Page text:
96.3 the Rose was a fun, upbeat station offering a well-rounded playlist and excellent imaging. Per Wikipedia, it debuted with a Mainstream CHR format in January 1993 – a time when the format was disappearing in many markets nationally – and survived until late March 2009, when it became a simulcast of Sports-formatted WEEI in Boston. Many thanks to Scott Fybush of Fybush.com for contributing this aircheck!
WZJM offered a pure Mainstream CHR format through most of 1995, as demonstrated on this montage. Towards the end of the year, the playlist began leaning in a Dance/Rhythmic direction (as heard on THIS compilation of the station from June 1997) – it would remain that way until the station became a victim of the “Jammin Oldies” fad in March 1999. Many thanks to Mark Pfeifer for contributing this aircheck!
In 1997, WZJM was a fun-sounding station, as it offered a Dance & recurrent-friendly, Rhythmic-leaning Mainstream CHR format, making this one of my personal all-time favorite airchecks. Please visit this page on Wikipedia for more information on the history of the station/frequency.
“The New Beat of San Diego” – this aircheck, from October 1996, represents the sound of Channel 9-3-3 in its earliest days. It offered an outstanding music mix, talent, sweepers, and all-around production values. IMHO, this is what a Dance CHR station should sound like, and it’s the best I’ve personally ever heard. However, the masses did not agree – KHTS evolved to a more conventional Rhythmic CHR in early 1997.
In September 1996, Channel 933 debuted with a gold-friendly Dance CHR format, as demonstrated in this aircheck from October of that year and this one from November. However, within a few months, the station became much more current-based, replacing much of the classic dance with contemporary R&B and pop.
This is a sample of Albuquerque’s heritage Rhythmic CHR from the mid-90’s, when it offered a relatively balanced Rhythmic CHR format and a high-energy presentation. The station has survived many competitors over the years. (The logo shown above is not from the era when this aircheck was recorded.) Please note: at some point (perhaps the original recording), the pitch of the audio on this aircheck became too high (hope that’s the right term?) – everything sounds “faster” than it should be. Note the similarities between this station and Chattanooga’s WKXJ “Hot Jammin’ Kicks FM” from 1998. Besides their nearly identical names, both were/are on 97.3 FM and employed the phrase “one half hour total music jam”. There had to ...
Star 105 was another station that seemingly wanted to clone the success achieved by New York’s WKTU, which launched as a Rhythmic AC the year prior and skyrocketed to the top of the ratings in one book. This montage features one of my all time favorite personalities, Terry “Motormouth” Young. KZRQ had an excellent high-energy presentation, similar to WDRQ in Detroit (which was another KTU clone.) I love the legal ID in particular – “KZRQ-FM Santa Fe/Albuquerque…and sometimes beyond.” Infinite thanks to Program Director Dave Dart, who made me this aircheck (and many others), and gave them to me when met me for lunch while he was visiting Phoenix.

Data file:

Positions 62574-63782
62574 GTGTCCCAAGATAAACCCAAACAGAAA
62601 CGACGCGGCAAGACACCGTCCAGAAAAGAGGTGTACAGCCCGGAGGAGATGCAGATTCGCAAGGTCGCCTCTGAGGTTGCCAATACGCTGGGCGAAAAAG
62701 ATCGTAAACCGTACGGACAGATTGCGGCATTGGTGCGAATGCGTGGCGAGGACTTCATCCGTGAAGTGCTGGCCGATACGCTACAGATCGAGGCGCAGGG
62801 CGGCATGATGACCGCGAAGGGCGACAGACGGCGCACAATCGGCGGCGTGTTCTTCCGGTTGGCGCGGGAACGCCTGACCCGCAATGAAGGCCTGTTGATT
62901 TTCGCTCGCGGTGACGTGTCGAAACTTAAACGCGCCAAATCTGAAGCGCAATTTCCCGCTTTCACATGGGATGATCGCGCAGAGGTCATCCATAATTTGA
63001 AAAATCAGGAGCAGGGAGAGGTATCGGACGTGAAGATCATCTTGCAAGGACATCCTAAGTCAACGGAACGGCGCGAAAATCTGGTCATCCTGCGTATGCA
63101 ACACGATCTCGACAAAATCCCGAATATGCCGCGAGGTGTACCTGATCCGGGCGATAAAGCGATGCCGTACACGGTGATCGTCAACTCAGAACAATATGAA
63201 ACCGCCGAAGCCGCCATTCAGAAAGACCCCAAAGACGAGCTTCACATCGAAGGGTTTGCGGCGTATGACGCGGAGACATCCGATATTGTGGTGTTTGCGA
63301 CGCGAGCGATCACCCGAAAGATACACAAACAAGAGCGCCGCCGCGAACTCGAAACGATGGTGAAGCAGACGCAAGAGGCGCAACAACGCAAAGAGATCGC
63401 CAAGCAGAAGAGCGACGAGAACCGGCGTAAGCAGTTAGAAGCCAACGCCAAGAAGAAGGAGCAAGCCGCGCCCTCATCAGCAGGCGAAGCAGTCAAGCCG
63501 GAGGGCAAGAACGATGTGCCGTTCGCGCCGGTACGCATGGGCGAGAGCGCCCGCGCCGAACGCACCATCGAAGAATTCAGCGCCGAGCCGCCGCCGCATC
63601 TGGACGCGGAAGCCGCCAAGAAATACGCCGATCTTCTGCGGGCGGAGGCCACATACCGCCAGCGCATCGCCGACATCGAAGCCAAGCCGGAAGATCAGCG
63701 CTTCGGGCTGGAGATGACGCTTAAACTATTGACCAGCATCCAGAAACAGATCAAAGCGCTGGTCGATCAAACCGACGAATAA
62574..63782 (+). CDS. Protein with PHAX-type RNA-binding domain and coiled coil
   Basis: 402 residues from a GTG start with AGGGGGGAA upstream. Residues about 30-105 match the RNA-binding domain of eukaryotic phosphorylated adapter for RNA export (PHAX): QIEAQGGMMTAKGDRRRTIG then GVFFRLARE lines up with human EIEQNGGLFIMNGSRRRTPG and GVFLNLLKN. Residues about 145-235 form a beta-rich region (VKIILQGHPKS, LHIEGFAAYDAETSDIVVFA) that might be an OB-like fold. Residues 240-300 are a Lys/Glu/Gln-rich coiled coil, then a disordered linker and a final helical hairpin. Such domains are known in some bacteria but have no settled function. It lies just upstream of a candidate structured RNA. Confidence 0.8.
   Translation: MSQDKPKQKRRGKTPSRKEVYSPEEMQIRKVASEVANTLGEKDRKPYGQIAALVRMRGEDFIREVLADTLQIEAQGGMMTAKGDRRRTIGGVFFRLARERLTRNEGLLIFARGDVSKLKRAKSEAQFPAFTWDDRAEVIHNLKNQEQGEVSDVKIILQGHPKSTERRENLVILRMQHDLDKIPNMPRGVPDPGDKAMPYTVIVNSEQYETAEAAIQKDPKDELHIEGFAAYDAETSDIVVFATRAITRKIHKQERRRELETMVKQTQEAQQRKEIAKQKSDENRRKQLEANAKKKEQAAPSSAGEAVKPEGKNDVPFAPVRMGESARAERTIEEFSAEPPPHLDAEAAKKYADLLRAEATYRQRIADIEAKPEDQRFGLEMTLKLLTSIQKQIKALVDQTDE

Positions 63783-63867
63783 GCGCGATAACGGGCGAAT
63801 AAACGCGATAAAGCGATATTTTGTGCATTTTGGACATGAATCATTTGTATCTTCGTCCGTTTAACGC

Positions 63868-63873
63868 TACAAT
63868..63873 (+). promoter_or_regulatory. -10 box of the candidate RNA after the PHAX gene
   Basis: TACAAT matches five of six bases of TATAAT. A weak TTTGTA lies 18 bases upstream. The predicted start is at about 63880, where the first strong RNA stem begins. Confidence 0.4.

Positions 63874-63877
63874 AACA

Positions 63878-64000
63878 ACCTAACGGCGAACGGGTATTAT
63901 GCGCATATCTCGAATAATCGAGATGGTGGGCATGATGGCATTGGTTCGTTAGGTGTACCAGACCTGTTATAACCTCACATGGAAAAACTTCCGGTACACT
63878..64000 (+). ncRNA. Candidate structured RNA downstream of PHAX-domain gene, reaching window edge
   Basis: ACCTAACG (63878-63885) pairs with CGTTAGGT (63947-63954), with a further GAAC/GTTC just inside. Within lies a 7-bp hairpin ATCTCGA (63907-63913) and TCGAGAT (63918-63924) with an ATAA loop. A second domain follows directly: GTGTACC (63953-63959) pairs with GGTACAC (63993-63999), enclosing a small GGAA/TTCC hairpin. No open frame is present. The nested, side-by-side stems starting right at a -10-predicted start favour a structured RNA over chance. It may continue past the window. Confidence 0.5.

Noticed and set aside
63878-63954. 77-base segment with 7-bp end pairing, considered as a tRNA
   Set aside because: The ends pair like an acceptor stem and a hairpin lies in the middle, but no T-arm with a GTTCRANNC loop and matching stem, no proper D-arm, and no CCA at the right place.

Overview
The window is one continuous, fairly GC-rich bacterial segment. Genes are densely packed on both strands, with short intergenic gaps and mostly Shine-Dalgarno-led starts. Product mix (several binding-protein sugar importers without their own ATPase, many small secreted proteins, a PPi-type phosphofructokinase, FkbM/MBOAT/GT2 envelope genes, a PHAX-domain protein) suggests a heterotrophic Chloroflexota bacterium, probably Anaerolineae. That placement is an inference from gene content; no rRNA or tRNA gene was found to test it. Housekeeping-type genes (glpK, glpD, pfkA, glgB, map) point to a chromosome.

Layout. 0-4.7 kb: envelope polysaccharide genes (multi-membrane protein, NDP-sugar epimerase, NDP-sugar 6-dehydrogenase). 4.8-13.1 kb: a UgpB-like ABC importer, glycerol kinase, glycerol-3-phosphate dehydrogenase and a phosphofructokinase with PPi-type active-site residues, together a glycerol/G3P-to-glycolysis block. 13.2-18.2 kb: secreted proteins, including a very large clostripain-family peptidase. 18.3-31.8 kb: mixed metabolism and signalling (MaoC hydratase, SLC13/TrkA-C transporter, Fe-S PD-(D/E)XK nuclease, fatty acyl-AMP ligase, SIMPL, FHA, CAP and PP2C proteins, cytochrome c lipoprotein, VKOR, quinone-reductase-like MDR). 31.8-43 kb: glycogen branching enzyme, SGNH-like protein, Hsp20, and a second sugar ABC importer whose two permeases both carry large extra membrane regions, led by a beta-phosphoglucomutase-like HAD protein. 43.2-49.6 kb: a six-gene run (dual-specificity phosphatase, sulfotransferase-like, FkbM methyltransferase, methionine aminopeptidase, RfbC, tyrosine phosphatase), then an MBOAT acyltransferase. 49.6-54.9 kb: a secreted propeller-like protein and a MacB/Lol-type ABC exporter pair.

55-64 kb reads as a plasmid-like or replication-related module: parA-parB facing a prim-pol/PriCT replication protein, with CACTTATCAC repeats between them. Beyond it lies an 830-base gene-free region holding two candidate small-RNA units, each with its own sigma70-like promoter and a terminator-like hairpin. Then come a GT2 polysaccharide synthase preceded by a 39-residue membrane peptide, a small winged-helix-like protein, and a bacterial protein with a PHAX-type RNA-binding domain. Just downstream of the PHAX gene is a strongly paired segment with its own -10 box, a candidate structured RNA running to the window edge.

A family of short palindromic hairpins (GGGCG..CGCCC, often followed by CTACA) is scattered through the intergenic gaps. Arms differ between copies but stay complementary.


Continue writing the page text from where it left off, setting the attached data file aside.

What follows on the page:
This is a sample of one of the best CHR stations I’ve personally ever heard. While not as adventurous musically as it had been five years earlier, WMGI still played multiple gold selections from the late 80’s and early 90’s per hour – highly unusual for any station programming this format.
Recorded 19 years ago this month, this is a sample of Terre Haute’s longtime Mainstream CHR. Compared to its approach from two years prior, the station sounded much more like what one would expect to hear from a small Midwestern market. WMGI maintained this approach three years later.
Following the “worst-to-first” success of New York’s “103.5 The New ‘KTU” in 1996, a number of stations around the U.S. attempted similar formats (essentially Rhythmic AC) in their markets. One was “93-1 The New DRQ” in Detroit, as demonstrated on this aircheck (recorded 19 years ago today). Includes the closing segment of Lisa Lisa’s afternoon drive show, followed by JoJo on the Radio. Features phone interviews in which callers mention the stations that they “made the switch” from, including listeners being placed in the “25-34 Women” and “25-54” categories. This was a fun station to listen to, highlighted by an all-around high-energy presentation. More information can be found on the WDRQ Wikipedia ...
At a time when many CHRs leaned towards R&B/Hip-Hop or Modern Rock, Boss 97 FM offered a Dance-oriented approach – making it seemingly one of the very few stations in the U.S. to do so (offhand, the only others I can think of were WBBM-FM/B96 Chicago and I assume KNHC/C89 Seattle – am I forgetting any?) This aircheck includes an amusing segment titled “Crow For Your Team”, focused on the NFL game taking place that weekend between two longtime rivals: The Philadelphia Eagles and Dallas Cowboys. Two listeners called in and had 15 seconds to explain why their team would emerge victorious. The Cowboys fan was acknowledged as dialing from a noisy “car phone”, and a “Judge Lance Ito” (from OJ Simpson trial fame) picked the winner. This was n...